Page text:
Overcrowding and poor sanitation in Portugal’s prisons, plus a lack of alternatives to custodial sentences, are just some of the problems highlighted in a report by the Justice Ministry.
The report, presented to parliament by Justice Minister Celeste Cardona, claims that the huge number of prisoners held in Portugal’s 55 prisons is a pressing problem. Portugal has 35 per cent more of its citizens in prison than the EU average. Altogether, 13,772 men and women are in custody, 30.6 per cent of them on remand.
There is a common perception that these remand prisoners are the cause of the overcrowding and subsequent hygiene and psychological problems. However, experts claim that it is Portugal’s lack of alternatives to custodial terms that is the real root of the problem. The report calls for a community service programme to be activated, as well as for six new prisons to be built and 20 to be refurbished.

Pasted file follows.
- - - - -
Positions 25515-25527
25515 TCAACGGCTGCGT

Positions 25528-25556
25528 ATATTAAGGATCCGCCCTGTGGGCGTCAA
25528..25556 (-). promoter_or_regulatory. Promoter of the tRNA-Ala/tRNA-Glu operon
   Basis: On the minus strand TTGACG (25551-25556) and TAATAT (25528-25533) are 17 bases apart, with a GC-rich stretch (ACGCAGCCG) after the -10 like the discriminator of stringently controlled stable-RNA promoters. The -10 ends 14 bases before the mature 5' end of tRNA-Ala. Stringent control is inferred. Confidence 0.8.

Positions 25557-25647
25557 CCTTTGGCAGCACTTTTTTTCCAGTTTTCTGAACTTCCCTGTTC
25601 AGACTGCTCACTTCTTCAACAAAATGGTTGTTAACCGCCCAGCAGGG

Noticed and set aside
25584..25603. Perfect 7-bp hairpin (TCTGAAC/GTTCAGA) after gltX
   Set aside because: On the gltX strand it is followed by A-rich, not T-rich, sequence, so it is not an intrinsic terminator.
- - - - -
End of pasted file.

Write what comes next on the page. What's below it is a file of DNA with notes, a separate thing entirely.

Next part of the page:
Celeste Cardona has admitted that the deficiencies are the result of “decades of indifference” and will take 15 years to solve. His current priority is to convert one of the country’s existing prisons into a high security jail — a facility that Portugal currently lacks.
Meanwhile, the government has expressed its concern over the report, which also points out that AIDS infection rates in prisons are the highest in Europe and that 40 per cent of prisoners are serving sentences for drug related crimes. The report claims that this is a sign that the problems of drug abuse and trafficking are not being effectively tackled.